Two weeks ago, a man allegedly attempted to steal a Snickers™ bar from a 7-Eleven store in Brooklyn, New York. In response, three clerks accosted the man, tackled him, bit him, slammed his hand in the store’s doors, and stripped away his clothing, leaving him injured and nearly naked. The incident was captured by cameraphone video (warning: nudity, offensive language, and violence). The video shows the three store workers pushing, pulling, biting, and kicking the accused. (One can also see their faces when they realize that the incident is being recorded.) This incident has prompted a spirited discussion (at least among some New Yorkers) over whether the store clerks went “too far.” But what is “too far” in this context? Where does legitimate property security end and (illegitimate) violence begin?
Shoplifting is, admittedly, a major issue for the retail industry; theft accounts for billions of dollars in losses. And despite the economic effects of shoplifting, few shoplifters are ever caught. When shoplifters are apprehended, police intervention is not always available: Earlier this year, Dallas police announced that officers would not be dispatched for thefts totaling less than $50. Yet, while few people debate a retailer’s right to loss prevention, there is a line (in fact, a gulf) between loss prevention and brutality.
The 7-Eleven fracas has also prompted a conversation over whether the actions of the clerks were racially motivated. In recent years, New York City retailers have made news over their disparate treatment of suspected shoplifters of color. In 2006, Macy’s paid $600,000 to settle a case brought by former AG Eliot Spitzer over the retailer’s discriminatory treatment of black and Latino shoppers. In the Macy’s case, Latinos were five times more likely and blacks were three times more likely to be handcuffed than whites detained on allegations of shoplifting.
Troublingly, the 7-Eleven incident bears an eerie resemblance to another with which I have some familiarity. Imagine the scene: A girl visiting a chain grocery store allegedly puts a piece of candy into her pocket; before she leaves the store, the store manager detains her, binds her hands, and physically restrains her in view of passersby. The differences between this story and the 7-Eleven stripping are few: both involve national chains; both involve a single item of candy; both involve a retail employee responding to a suspected petty loss with disproportionate violence against a person of color. The primary difference between these incidents is that the 7-Eleven fracas occurred two weeks ago, while the situation involving the girl happened in 1930 in Jim Crow Georgia.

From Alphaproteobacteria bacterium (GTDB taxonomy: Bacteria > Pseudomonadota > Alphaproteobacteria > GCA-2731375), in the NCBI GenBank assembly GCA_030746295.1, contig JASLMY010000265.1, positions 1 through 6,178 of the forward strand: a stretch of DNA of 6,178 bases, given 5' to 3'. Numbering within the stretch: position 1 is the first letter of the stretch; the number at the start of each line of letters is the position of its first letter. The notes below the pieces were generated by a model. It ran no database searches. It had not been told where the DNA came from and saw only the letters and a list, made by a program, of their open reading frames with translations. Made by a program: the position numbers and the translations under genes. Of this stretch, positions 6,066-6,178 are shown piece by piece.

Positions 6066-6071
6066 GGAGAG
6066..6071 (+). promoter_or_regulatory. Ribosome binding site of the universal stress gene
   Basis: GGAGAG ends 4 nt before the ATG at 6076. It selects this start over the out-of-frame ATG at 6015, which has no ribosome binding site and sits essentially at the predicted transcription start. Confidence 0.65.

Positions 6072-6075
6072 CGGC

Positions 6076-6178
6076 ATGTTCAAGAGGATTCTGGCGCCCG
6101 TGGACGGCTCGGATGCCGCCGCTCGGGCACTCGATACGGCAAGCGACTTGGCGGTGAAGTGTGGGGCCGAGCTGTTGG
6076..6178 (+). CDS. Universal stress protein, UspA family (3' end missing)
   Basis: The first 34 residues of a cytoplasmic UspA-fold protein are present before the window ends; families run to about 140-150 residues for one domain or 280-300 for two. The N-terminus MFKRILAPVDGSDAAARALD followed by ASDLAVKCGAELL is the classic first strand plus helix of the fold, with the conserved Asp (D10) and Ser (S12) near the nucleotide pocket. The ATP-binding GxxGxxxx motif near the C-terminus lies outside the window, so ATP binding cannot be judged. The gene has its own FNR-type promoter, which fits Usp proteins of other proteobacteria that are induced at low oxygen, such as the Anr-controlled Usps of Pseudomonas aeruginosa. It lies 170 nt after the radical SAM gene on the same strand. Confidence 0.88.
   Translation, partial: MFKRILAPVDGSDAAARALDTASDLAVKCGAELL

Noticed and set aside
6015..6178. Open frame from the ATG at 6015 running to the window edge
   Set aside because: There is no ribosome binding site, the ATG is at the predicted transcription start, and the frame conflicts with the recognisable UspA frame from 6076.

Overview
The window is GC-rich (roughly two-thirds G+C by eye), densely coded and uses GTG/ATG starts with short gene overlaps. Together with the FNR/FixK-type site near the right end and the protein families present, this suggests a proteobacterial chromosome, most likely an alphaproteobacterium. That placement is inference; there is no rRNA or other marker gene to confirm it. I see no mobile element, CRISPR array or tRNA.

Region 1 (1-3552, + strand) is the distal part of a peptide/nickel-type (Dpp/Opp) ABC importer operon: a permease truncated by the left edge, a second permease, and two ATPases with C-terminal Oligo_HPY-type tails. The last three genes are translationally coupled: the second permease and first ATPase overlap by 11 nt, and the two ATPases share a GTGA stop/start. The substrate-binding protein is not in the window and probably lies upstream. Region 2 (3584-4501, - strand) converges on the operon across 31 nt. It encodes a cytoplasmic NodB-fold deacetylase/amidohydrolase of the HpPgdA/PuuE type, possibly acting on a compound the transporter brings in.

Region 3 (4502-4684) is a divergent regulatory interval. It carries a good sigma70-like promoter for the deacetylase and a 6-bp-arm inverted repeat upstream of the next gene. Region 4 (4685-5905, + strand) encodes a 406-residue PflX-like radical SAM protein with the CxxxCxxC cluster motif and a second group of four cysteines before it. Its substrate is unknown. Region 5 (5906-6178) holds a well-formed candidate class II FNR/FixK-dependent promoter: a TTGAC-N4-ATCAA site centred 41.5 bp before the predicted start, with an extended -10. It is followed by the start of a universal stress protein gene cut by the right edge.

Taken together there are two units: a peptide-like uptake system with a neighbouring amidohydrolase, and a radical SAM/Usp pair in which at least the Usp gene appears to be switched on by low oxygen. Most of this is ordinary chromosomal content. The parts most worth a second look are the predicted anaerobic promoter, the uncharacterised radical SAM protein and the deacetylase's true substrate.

Charlie Mae Dowling, a twelve-year-old black girl, entered a Georgia A&P store, and picked up a single piece of candy from the floor. The store manager observed Dowling as she put the candy in her pocket; in response, he accosted her, forced her to pay for the candy, detained her, tied her hands together, physically forced her hands up above her head, and tied her to a rope suspended from the ceiling. The manager kept the girl in this position for two hours – during which time he threatened to kill her – until her mother arrived and paid the store $5 for the girl’s release. A civil jury later awarded Dowling money damages on the grounds that she had been "inhumanely assault[ed]" and "tortured" by the store manager (upheld on appeal at Great Atlantic & Pacific Tea Co. v. Dowling, 43 Ga.App. 549, 159 S.E. 609 (Ct. App. 1931)).
Research suggests that retail property security measures are differentially applied depending upon the race of the suspected shoplifter, with blacks and Latinos subject to physical restraints and criminal prosecutions more often than others. Without speculating over the motivations of these individual store clerks, I’d suggest that wherever violence is employed to protect property, we should be suspicious, as Daniel J. Sharfstein demonstrates in his brilliant article (on ssrn here) on the persuasive connection between property claims and violence against disfavored people. Sure, chasing down a thief may be an “expression of professionalism” (in Sharfstein’s words) for the store clerk, but I wonder how far a retailer should be allowed to go before liability attaches. In other words, are canings over candy ever within the bounds of legitimate property security?